Navy chopper crew chief in critical condition after crash; all S-70Cs grounded

06/22/2022 08:57 PM
To activate the text-to-speech service, please first agree to the privacy policy below.
The crashed helicopter is pictured at the Kaohsiung Zuoying naval base. CNA photo June 22, 2022
The crashed helicopter is pictured at the Kaohsiung Zuoying naval base. CNA photo June 22, 2022

Kaohsiung, June 22 (CNA) Taiwan's Navy said Wednesday it has grounded all of its S-70C helicopters, pending safety checks, after one of them crashed in Kaohsiung City earlier in the day, leaving the four crew members injured, one in critical condition.

The S-70C anti-submarine chopper "made a hard landing" at the Kaohsiung Zuoying naval base on Wednesday afternoon during a training mission, with four crew members on board, the Navy Command Headquarters said in a press release.

During the incident, the crew chief sustained second to third degree burns on 90- 95 percent of his body, and he is in critical condition in hospital, the Navy said, without giving any details of how the burns were caused.

The chief inspector officer also suffered second to third degree burns, on 10 percent of his body, the Navy said.

The pilot and co-pilot had only minor injuries, the Navy said, adding that all four crew members were being treated at a military hospital.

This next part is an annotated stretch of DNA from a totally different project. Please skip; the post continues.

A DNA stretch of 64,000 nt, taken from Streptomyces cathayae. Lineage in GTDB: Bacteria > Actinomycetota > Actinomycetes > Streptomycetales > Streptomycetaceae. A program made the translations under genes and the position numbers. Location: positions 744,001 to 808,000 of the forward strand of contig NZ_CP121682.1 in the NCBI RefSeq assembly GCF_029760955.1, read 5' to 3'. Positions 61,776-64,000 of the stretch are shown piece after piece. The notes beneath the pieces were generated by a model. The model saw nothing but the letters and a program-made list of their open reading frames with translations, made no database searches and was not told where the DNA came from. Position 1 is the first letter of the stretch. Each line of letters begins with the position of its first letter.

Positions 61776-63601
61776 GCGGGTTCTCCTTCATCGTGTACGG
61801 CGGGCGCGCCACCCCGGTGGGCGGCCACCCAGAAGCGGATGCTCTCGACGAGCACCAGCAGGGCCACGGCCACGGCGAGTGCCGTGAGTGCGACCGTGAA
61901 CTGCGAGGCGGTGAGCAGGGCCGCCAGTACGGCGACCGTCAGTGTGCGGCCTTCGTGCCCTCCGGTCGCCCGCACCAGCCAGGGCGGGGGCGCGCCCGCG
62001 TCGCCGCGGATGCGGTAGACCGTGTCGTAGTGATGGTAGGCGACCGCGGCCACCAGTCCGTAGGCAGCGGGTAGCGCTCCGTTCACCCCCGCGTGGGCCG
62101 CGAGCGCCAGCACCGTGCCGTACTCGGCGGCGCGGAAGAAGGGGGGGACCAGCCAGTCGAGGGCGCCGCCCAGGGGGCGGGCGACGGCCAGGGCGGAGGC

CNA has learned that the crew chief, a master chief petty officer surnamed Liu (劉), was unconscious as of press time and was being intubated, while the other three crew members were conscious and in stable condition.

The chopper suffered serious damage during the crash, the Navy said, without elaborating. Photos of the crash site showed the helicopter upside down on the tarmac.

The civilian residents of a building near the naval base reported to police that their roller door had been punctured by flying debris from the crash, leaving a hole about 20 centimeters in diameter.

Meanwhile, the Navy said it has grounded all of its remaining S-70C helicopters, pending safety checks, and an ad hoc committee will probe the cause of Wednesday's incident.

Taiwan's Naval Antisubmarine Aviation Group currently has 18 S-70Cs, including the one crashed on Wednesday, which have been in service for more than 30 years.

Wednesday's crash was the fourth military aircraft accident this year, following the crash of an F-16 jet fighter, a Mirage 2000 jet fighter, and an AT-3 trainer, which left two pilots dead.

(By Joseph Yeh)

Enditem/pc

> Chinese Version
The Kaohsiung Zuoying naval base. CNA photo June 22, 2022
The Kaohsiung Zuoying naval base. CNA photo June 22, 2022
    0:00
    /
    0:00
    We value your privacy.
    Focus Taiwan (CNA) uses tracking technologies to provide better reading experiences, but it also respects readers' privacy. Click here to find out more about Focus Taiwan's privacy policy. When you close this window, it means you agree with this policy.